At last, I understood the core wound behind my boundary issues. It was like opening the door to the scary basement and facing it…and realizing it’s not so bad. Because I’m not a child anymore. I’m an adult with greater resources and options. As an adult, I can give my inner child what she didn’t get all those years ago and set myself free from the limiting beliefs and behavioral patterns put in place to make the best of a situation I had no control of. I can send love and light to everyone involved and fill those dark places with light. This is how we heal and grow into our wholeness.

And less than an hour later, there I was standing at the top of the stairs peering into the basement with a young girl in my arms, literally shining a light on it all. Feeling I reclaimed some of my power.

Thank you, Tara. 


© 2019 Susan Meyer. All rights reserved. To use any or all of this article, include this exactly: Susan Meyer (SusanTaraMeyer.com) is a photographer, writer, clutter coach, Reiki practitioner, and mindfulness meditation teacher whose work is infused with a deep interest in the nature of mind and appreciation of the natural world. She lives on the Hudson River in Upstate New York.

Clean Windows

Clean Windows

The deep cleaning continues…

I’m cleaning the house in preparation for an at-home writing retreat next week. I was going to go elsewhere for it, but there’s really no place I’d rather be than right here overlooking the river and able to go kayaking for inspiration. This is a particularly amazing time of year for river sunrises and just being here. 

I plan to spend the bulk of my writing retreat on the enclosed front porch, which is where I do most of my work. It’s the room with the river view, kind of like being on a boat. And it needed some attention. The windows, in particular. 

In feng shui, your home is a mirror full of metaphors. What is your home telling you and reflecting to you?

Cleaning the windows is essential for “good feng shui”. In her book, Feng Shui Your Life, my feng shui mentor, Tisha Morris, explains, “Windows are our eyes to the outside world.” Windows that are clouded or dirty will prevent you from seeing opportunities that may be coming your way. If you want a new perspective or to gain clarity on a situation, clean your windows!

And so I did. It’s been years since these windows were cleaned on both the inside and outside. WHAT AN AMAZING DIFFERENCE clear windows make! Jack and I were both awe-struck. We can see clearly again, without having to look past the various smudges and debris that had accumulated! Instant clarity. Instant energy lift. I feel it in my nervous system when I’m in the room.

Now that I can see clearly, it’s bewildering that it took me this long to do the work that changes the way I see the world. (I’m a feng shui consultant, for Pete’s sake! I understand the importance of clean, clear windows!) How could I tolerate living like that, letting the cobwebs outside, the smudges, dirt, and whatever else compromise my vision? How did I allow myself to become accustomed to such impaired views?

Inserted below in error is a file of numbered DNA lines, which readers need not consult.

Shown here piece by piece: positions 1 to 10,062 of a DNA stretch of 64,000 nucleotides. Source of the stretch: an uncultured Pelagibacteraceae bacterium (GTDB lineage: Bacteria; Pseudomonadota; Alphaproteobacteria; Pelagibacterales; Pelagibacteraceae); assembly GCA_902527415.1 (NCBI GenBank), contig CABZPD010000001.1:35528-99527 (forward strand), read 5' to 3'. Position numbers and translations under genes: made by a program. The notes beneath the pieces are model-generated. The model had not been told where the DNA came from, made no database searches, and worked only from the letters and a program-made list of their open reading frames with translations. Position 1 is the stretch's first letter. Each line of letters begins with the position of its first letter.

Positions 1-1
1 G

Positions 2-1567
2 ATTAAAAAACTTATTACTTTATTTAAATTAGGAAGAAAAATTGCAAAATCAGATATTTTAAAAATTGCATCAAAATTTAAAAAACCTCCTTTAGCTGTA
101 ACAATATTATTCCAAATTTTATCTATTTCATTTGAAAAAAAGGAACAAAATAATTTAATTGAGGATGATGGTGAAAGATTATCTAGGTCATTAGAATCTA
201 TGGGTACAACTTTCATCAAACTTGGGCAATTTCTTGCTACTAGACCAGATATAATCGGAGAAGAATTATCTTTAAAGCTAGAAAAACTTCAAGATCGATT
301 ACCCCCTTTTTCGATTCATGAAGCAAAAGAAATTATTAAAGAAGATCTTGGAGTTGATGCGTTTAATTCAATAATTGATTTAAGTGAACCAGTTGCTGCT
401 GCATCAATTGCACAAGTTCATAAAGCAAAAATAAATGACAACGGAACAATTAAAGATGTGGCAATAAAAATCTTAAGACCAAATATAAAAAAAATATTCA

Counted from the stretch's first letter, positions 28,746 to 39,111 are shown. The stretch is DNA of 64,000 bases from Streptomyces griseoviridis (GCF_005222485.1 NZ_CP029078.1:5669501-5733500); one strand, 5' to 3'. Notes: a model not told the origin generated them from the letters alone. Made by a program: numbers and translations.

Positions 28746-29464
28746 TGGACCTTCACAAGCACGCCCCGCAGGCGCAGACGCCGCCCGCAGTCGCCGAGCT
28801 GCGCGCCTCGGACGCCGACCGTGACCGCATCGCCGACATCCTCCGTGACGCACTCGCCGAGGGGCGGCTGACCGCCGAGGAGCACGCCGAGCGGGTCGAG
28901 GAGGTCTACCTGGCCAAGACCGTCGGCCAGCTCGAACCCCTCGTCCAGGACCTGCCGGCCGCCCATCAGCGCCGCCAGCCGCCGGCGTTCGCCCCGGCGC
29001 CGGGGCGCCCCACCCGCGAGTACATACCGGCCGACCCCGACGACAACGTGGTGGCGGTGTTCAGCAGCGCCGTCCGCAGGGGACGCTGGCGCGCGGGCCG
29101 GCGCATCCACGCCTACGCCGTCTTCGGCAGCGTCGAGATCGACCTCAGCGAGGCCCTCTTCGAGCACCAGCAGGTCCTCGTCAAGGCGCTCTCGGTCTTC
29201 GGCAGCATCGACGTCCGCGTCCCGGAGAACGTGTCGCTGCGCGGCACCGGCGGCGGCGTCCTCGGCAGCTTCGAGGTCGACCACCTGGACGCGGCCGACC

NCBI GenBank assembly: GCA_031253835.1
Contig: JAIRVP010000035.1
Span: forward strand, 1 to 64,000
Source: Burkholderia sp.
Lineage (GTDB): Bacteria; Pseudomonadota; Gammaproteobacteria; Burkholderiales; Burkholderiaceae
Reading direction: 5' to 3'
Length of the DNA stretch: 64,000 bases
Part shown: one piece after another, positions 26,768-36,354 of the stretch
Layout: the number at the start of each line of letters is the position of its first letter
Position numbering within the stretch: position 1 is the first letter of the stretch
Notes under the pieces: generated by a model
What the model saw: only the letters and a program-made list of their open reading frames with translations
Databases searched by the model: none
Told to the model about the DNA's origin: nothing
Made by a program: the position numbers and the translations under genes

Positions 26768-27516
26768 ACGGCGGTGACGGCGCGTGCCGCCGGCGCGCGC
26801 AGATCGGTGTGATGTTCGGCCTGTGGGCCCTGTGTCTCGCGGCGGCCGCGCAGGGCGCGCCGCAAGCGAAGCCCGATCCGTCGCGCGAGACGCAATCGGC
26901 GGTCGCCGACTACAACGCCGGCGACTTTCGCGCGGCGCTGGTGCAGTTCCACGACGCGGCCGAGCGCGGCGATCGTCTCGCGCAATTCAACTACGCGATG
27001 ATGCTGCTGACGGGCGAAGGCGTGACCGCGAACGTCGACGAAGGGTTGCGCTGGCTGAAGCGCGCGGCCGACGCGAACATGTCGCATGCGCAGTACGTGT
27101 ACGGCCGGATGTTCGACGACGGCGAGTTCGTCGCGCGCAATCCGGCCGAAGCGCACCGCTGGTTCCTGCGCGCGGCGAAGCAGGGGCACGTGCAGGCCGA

A little thing like cleaning the windows!

I have a few magical feng shui stories, and here’s a new one from last night:

After cleaning all the porch windows, I did some computer work before winding down for bed. As I deleted emails, I noticed one from our local arts organization that mentioned an upcoming grant seminar. I’ve been considering applying for an artist grant but have been dragging my heels because I lacked a clear vision. So I read the email and learned there’s a seminar tonight. Hmm, where? At the library, where I’m working – in the room where I’m working! Not only that, but it begins right at the end of my shift!

Could it be more convenient for me to attend an artist grant seminar? I clean my porch windows, and an opportunity lands right on my lap. (An opportunity, I might add, that corresponds to the area of life the porch placement represents in the feng shui bagua map.) An email I didn’t notice before catches my eye and points to an opportunity that I literally can’t miss because I’ll already be there!

This morning, I was excited to get up and experience the porch river view in broad daylight. It was so beautiful, vivid, and clear! Naturally, I wanted to photograph it. But it’s really hard to take a picture that shows how lovely the view is without overexposing the sky or underexposing the interior details.

And so today was the day I began experimenting with HDR photography, which allows you to create an image that brings out both the highlights and the shadows of a scene. Again, I stood there scratching my head and asking why it took me so long to do it. Like growing my own sprouts and cleaning the porch windows. I just didn’t see it as an opportunity until today.

Cleaning the windows pointed me in that new direction, too, which I’m super excited about! It’s my favorite feng shui tip at the moment. 


© 2019 Susan Meyer. All rights reserved. To use any or all of this article, include this exactly: Susan Meyer (SusanTaraMeyer.com) is a photographer, writer, clutter coach, Reiki practitioner, and mindfulness meditation teacher whose work is infused with a deep interest in the nature of mind and appreciation of the natural world. She lives on the Hudson River in Upstate New York.

On The Crystal Path

On The Crystal Path

It’s the beginning of a new school year. What courses are you taking?

Do you know? Can you sense it?

Me? I’m enrolled in a Healthy Boundaries practicum and a course on More Than Enough. Through Schoolroom Earth, of course.